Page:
One of the saddest experiences of my childhood happened on my tenth birthday. Invitations to the celebration were mailed days in advance to eight friends. It was going to be my best birthday ever. They all came to my house right after school. We played football and basketball outside until dark. My dad grilled hot dogs and hamburgers while my mother put the finishing touches on the birthday cake. After we had eaten all the icing and ice cream and most of the cake, it was time for the presents. Honestly, I can’t recall even one of the gifts today, but I do remember the great time I was having with the guys who gave them to me. Since I had no brothers, the best part of the whole event was just being with the other boys.

The climax of this grand celebration was a gift from me to them. Nothing was too good for my friends. Cost was immaterial. I was going to pay their way to the most exciting event in town—the high school basketball game. I can still see us spilling out of my parents’ station wagon with laughter on that cool evening and running up to the gymnasium. Standing at the window, paying for nine 25-cent tickets and surrounded by my friends—it was one of those simple but golden moments in life. The picture in my mind was the perfect ending to a ten-year-old boy’s perfect birthday. Four friends on one side and four friends on the other, I would sit in the middle while we munched popcorn, punched each other, and cheered our high school heroes. As we went inside, I remember feeling happier than Jimmy Stewart in the closing scene of It’s a Wonderful Life.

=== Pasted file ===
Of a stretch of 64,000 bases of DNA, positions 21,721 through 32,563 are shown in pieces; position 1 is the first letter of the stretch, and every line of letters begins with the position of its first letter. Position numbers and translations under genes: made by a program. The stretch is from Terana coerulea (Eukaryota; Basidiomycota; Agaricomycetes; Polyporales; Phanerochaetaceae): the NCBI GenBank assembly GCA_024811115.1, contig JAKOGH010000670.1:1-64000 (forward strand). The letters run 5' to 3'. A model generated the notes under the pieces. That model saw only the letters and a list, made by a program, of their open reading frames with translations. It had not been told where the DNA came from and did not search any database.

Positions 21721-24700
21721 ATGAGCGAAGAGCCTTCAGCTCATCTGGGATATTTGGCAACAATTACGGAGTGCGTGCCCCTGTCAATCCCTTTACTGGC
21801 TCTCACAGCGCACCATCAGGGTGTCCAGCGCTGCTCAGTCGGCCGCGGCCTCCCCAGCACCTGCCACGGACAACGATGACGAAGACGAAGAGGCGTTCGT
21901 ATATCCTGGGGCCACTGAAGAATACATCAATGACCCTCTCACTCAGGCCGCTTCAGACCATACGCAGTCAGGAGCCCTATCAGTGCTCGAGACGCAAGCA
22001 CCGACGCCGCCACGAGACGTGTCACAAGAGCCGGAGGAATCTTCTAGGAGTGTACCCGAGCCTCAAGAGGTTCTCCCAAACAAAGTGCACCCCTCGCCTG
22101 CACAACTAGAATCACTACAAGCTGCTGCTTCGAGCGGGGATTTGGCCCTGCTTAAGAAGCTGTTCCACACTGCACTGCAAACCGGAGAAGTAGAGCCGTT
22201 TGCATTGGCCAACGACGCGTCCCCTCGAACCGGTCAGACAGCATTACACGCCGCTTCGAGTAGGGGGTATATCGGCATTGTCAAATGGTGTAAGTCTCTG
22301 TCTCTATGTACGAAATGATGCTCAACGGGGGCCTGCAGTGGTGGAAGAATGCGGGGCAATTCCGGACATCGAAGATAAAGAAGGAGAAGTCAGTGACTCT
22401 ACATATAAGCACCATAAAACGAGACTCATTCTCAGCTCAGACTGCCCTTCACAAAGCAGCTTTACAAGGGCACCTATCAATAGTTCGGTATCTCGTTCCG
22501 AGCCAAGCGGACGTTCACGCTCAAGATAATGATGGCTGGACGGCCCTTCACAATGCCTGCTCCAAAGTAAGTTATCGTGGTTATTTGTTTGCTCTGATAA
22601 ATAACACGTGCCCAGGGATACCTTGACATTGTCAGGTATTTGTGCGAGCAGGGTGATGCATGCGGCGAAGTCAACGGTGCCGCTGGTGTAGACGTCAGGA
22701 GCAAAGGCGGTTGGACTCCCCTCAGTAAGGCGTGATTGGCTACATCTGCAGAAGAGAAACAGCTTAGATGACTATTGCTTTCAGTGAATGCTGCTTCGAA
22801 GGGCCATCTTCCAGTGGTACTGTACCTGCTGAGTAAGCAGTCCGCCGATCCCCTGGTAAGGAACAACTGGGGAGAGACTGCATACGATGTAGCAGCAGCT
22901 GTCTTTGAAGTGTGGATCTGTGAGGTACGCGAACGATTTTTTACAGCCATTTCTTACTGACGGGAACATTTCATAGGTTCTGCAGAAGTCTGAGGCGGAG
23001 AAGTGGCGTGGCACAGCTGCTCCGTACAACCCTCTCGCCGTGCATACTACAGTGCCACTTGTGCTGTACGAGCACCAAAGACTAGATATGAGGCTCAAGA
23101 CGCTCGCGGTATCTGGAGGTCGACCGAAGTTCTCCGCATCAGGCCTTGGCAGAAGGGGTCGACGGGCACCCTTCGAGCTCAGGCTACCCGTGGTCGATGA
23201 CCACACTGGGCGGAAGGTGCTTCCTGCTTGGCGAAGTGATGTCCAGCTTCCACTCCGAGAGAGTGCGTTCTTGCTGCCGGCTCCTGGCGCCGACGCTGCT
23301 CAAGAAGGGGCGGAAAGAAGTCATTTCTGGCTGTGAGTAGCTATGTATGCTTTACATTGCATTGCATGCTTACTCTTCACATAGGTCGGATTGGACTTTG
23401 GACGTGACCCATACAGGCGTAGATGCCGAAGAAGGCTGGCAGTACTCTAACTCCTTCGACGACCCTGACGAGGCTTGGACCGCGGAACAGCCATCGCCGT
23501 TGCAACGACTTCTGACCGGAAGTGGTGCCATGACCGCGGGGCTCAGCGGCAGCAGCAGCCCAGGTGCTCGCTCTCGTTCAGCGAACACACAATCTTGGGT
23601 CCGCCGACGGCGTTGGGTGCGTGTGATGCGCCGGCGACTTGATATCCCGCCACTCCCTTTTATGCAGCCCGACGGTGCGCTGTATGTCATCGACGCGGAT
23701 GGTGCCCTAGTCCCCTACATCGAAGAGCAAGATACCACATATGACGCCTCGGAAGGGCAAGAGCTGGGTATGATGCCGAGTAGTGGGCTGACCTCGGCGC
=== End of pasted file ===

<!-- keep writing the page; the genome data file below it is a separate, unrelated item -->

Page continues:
Then the golden moment was shattered. Once in the gym, all my friends scattered and I never saw them again the rest of the night. There was no thanks for the fun, the food, or the tickets. Not even a “Happy Birthday, but I’m going to sit with someone else.” Without a word of gratitude or goodbye, they all left without looking back. So I spent the rest of my tenth birthday in the bleachers by myself, growing old alone. As I recall, it was a miserable ball game.

I tell that story, not to gain sympathy for a painful childhood memory, but because it reminds me of the way we often treat God in worship. Though we come to an event where He is the Guest of Honor, it is possible to give Him a routine gift, sing a few customary songs to Him, and then totally neglect Him while we focus on others and enjoy the performance of those in front of us. Like my ten-year-old friends, we may leave without any twinge of conscience, without any awareness of our insensitivity, convinced we have fulfilled an obligation well.

Jesus Himself reemphasized and obeyed the Old Testament command “Worship the Lord your God” (Matthew 4:10). It is the duty (and privilege) of all people to worship their Creator. “Come, let us bow down in worship,” says Psalm 95:6, “let us kneel before the LORD our Maker.” God clearly expects us to worship. It’s our purpose! Godliness without the worship of God is unthinkable. But those who pursue Godliness must realize that it is possible to worship God in vain. Jesus quoted another Old Testament passage to warn of worshiping God vainly: “These people honor me with their lips, but their hearts are far from me. They worship me in vain” (Matthew 15:8–9).

Whitney, Donald S. 1991. Spiritual Disciplines for the Christian Life. Colorado Springs, CO: NavPress.

We have just completed a 13-Part Study of Donald Whitney’s classic book, Spiritual Disciplines of the Christian Life. It is available as part of Good Questions Have Groups Talking Lesson Subscription Service. It is also available on Amazon